We waited until 2007 to make our first SGN Hengst and then, in 2008, we could do another SGN. Hengst has a relatively dry micro-climate, is facing South to South-East and despite being protected from major winds, it doesn’t really develop botrytis that easily. In the middle part of Hengst, the layer of Marl is quite thin and the roots are quickly growing into the Calcareous rock, quite dry and well drained which doesn’t carry too much humidity that could help the development of botrytis. The old vines are also more rot resistant because they have a lower vigour. We were able to make an SGN here because 2008 really had the perfect late season climate that allowed botrytis to develop on these old vines. We also had the time and were able to wait long enough. However, secretly, we also enjoy a classic non late harvest Hengst, so making this SGN allowed us to make also a classic Hengst!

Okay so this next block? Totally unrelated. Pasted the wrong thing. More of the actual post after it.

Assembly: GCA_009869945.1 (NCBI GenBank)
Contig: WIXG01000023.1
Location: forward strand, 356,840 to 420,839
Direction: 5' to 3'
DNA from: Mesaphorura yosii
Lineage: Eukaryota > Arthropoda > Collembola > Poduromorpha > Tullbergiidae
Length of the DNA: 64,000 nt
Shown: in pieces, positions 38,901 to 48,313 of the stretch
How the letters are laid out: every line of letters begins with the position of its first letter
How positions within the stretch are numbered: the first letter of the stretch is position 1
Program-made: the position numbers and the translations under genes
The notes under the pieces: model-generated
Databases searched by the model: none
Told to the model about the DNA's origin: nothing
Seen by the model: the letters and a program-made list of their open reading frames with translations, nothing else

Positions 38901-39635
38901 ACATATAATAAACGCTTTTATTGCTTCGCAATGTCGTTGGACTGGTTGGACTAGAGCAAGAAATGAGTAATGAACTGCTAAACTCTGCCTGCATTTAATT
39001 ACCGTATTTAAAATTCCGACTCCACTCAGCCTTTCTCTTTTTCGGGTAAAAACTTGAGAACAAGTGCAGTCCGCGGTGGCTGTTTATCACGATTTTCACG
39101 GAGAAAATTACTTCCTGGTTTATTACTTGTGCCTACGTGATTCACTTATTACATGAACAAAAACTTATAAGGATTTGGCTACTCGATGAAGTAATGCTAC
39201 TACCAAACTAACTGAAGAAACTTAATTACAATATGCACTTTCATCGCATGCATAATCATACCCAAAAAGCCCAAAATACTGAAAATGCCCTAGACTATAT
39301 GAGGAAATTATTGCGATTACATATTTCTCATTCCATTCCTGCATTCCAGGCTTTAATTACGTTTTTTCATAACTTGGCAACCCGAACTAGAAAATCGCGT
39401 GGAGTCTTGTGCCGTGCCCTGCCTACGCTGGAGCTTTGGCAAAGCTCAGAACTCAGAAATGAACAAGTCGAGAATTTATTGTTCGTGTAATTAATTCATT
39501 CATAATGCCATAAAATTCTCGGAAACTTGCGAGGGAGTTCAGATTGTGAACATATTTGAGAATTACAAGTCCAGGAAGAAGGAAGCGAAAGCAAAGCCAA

2/2010: lots of ripe fruity aromas, mostly litchi and citrus, but also lots of mineral and depth. What a contrast to the Herrenweg SGN! The Hengst is clearly more introverted and complex. The palate is very rich and long, carries the sweetness very well without heaviness and last a long time. This wine is the proof that great vineyards survive to noble rot and richness